Food innovation centre plans major expansion

A Saskatchewan facility that helps food processors build their businesses is getting a multi-million dollar expansion.

The Agri-Food Innovation Centre (AFIC) — part of the Saskatchewan Food Industry Development Centre Inc. — is planning a 12,000 sq. foot expansion this year, bringing total space at the Saskatoon facility to 55,000 sq. feet, up from the current 43,000 sq. ft.

The expansion will house three new incubation suites — specialized food processing suites that are leased to food processing companies and used to produce value-added food products.

It will also allow AFIC to expand its extrusion facilities, which convert Canadian crops into extruded snacks and food products.

“What we’re really trying to do is to stimulate the value-added food processing industry,” said Dan Prefontaine, president of the food centre.

“We help clients and entrepreneurs get new food products into the market, we give them an opportunity to lease space (in our incubator suites) and we help them grow so that eventually they can move out and set up facilities of their own.”

The Saskatchewan Food Industry Development Centre, also known as the Saskatchewan Food Centre, has been around for more than two decades.

It got its start in the late 1990s using funds from a federal compensation package, offered to the Prairie provinces when the Crow Benefit rail transportation program was eliminated.

In Saskatchewan funds from the federal compensation package were earmarked for agricultural diversification and innovation.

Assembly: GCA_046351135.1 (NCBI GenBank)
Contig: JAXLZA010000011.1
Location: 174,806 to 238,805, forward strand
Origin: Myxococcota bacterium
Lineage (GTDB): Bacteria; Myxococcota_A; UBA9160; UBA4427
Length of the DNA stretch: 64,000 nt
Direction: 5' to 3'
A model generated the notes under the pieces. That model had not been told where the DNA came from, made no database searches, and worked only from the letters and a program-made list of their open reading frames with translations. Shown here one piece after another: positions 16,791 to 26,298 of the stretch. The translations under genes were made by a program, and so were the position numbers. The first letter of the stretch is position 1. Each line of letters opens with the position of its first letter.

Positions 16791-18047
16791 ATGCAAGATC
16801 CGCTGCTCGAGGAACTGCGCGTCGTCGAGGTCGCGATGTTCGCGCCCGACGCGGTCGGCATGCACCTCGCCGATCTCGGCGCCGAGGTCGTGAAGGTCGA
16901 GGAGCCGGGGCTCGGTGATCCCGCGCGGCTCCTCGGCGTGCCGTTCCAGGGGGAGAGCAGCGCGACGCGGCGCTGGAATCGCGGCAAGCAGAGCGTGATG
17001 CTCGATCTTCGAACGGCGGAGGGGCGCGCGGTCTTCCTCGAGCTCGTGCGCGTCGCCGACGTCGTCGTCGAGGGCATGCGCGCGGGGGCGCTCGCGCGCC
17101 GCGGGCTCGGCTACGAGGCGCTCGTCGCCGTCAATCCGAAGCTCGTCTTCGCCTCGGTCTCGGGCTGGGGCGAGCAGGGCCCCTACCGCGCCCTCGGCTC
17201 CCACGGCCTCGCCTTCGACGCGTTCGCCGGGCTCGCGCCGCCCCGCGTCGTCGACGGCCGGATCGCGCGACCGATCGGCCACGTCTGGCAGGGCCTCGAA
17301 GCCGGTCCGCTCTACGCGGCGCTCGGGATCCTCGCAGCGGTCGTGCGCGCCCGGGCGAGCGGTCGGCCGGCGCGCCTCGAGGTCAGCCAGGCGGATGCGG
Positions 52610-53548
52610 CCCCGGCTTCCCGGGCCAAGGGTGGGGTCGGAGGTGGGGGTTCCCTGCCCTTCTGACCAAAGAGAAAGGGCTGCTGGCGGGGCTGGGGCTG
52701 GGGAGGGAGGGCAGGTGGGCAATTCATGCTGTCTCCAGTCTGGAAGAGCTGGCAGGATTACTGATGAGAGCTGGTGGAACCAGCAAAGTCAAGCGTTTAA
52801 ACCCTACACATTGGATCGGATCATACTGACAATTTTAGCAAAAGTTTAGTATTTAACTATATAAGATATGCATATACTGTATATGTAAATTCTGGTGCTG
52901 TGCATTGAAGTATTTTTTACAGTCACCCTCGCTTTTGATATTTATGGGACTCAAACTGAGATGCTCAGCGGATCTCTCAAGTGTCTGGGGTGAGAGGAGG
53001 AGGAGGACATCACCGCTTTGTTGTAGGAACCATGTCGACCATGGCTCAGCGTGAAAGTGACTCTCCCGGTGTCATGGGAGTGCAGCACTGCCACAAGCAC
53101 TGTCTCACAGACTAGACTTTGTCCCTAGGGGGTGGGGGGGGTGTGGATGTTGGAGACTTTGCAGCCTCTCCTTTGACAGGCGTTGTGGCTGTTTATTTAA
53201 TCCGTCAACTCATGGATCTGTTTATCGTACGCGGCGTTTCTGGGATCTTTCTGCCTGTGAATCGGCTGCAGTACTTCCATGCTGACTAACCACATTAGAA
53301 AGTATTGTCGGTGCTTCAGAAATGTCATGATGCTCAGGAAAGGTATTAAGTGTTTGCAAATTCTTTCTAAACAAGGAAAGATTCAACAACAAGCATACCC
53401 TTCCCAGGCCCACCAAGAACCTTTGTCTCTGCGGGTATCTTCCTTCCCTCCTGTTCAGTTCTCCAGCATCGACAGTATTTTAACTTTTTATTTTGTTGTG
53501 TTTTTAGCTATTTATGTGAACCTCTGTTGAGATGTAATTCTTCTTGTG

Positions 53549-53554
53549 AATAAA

A small portion of the package, about $8.5 million, was placed in a fund, with interest earnings used to finance the food centre’s initial operating budget.

Over time, the food centre raised additional funds, secured a more stable funding agreement, and built a processing pilot plant at the University of Saskatchewan, which opened in 2001. (You can find that plant online here.)

The U of S pilot plant is equipped to manufacture a variety of food products from jams and jellies to sausages, granola bars and dried berries.

Clients can rent the pilot plant for short-term production purposes or they can contract the food centre for custom processing.

In 2015, the food centre acquired a second facility in southwestern Saskatoon and established AFIC.

The AFIC building includes administrative offices, laboratory space, extrusion equipment, incubator suites, food industry training facilities and a shipping and receiving area.

The food centre’s operations have also grown.

In addition to managing and operating the U of S pilot plant, the centre also assists clients with product and process development, offers custom food processing and food safety programming, and conducts provincial meat inspections on behalf of the province.

The food centre’s annual operating budget has grown from around $500,000 in the late 1990s to more than $3.5 million today.

“By the end of this year, we’ll probably be close to 50 staff,” Prefontaine said.

“I would argue that we’re probably one of the global leaders in plant-protein-based extrusion,” he added.

The AFIC expansion is scheduled for completion in 2020.

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